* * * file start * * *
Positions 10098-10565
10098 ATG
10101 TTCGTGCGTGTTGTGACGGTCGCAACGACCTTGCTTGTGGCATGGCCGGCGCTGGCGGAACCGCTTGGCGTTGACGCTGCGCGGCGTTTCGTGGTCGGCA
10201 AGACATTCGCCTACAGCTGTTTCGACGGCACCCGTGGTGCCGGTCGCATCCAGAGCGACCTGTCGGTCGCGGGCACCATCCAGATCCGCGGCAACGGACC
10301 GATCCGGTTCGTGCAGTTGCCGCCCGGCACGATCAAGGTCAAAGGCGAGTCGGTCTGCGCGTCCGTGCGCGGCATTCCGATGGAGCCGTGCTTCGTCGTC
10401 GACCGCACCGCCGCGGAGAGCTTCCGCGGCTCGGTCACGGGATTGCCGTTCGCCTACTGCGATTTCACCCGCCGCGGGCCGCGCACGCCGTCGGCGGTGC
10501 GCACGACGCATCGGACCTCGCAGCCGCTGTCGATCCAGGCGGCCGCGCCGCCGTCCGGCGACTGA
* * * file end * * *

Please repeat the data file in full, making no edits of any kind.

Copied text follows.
Positions 10098-10565
10098 ATG
10101 TTCGTGCGTGTTGTGACGGTCGCAACGACCTTGCTTGTGGCATGGCCGGCGCTGGCGGAACCGCTTGGCGTTGACGCTGCGCGGCGTTTCGTGGTCGGCA
10201 AGACATTCGCCTACAGCTGTTTCGACGGCACCCGTGGTGCCGGTCGCATCCAGAGCGACCTGTCGGTCGCGGGCACCATCCAGATCCGCGGCAACGGACC
10301 GATCCGGTTCGTGCAGTTGCCGCCCGGCACGATCAAGGTCAAAGGCGAGTCGGTCTGCGCGTCCGTGCGCGGCATTCCGATGGAGCCGTGCTTCGTCGTC
10401 GACCGCACCGCCGCGGAGAGCTTCCGCGGCTCGGTCACGGGATTGCCGTTCGCCTACTGCGATTTCACCCGCCGCGGGCCGCGCACGCCGTCGGCGGTGC
10501 GCACGACGCATCGGACCTCGCAGCCGCTGTCGATCCAGGCGGCCGCGCCGCCGTCCGGCGACTGA